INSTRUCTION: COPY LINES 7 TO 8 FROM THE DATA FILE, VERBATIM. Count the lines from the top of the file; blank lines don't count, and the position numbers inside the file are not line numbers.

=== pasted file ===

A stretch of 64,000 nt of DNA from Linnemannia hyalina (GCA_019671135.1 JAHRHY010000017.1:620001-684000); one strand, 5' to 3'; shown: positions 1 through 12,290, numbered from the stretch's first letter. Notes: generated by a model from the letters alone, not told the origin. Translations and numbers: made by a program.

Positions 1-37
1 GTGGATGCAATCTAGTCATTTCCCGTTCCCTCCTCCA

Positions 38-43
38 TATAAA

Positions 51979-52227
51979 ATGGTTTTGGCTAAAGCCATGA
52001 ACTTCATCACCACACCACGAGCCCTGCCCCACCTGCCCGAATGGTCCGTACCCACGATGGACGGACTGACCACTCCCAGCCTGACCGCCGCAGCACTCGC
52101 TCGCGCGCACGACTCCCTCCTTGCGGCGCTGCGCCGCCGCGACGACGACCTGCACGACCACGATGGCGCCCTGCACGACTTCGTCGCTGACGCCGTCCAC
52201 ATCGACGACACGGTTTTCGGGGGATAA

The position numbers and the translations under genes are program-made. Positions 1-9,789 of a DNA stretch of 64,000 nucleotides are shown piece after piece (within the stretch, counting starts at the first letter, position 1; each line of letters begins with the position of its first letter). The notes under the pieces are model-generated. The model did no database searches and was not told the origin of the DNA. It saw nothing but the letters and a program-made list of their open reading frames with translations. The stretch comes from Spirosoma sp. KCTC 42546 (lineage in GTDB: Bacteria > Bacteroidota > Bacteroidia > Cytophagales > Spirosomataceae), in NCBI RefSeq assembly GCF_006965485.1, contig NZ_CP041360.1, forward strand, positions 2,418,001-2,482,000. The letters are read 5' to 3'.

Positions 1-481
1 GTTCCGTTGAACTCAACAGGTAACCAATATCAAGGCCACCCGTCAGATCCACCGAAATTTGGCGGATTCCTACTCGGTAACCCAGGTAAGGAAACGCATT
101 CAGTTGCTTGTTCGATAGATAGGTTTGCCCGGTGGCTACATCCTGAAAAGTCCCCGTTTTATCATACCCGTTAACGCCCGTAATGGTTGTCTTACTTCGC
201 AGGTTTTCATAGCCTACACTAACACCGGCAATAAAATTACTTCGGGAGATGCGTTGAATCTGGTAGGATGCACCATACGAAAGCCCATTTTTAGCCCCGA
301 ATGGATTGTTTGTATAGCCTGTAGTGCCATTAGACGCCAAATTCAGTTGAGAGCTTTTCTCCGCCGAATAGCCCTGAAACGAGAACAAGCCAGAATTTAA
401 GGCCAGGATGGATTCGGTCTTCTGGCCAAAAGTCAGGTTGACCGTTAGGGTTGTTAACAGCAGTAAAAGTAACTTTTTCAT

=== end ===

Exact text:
51979 ATGGTTTTGGCTAAAGCCATGA
52001 ACTTCATCACCACACCACGAGCCCTGCCCCACCTGCCCGAATGGTCCGTACCCACGATGGACGGACTGACCACTCCCAGCCTGACCGCCGCAGCACTCGC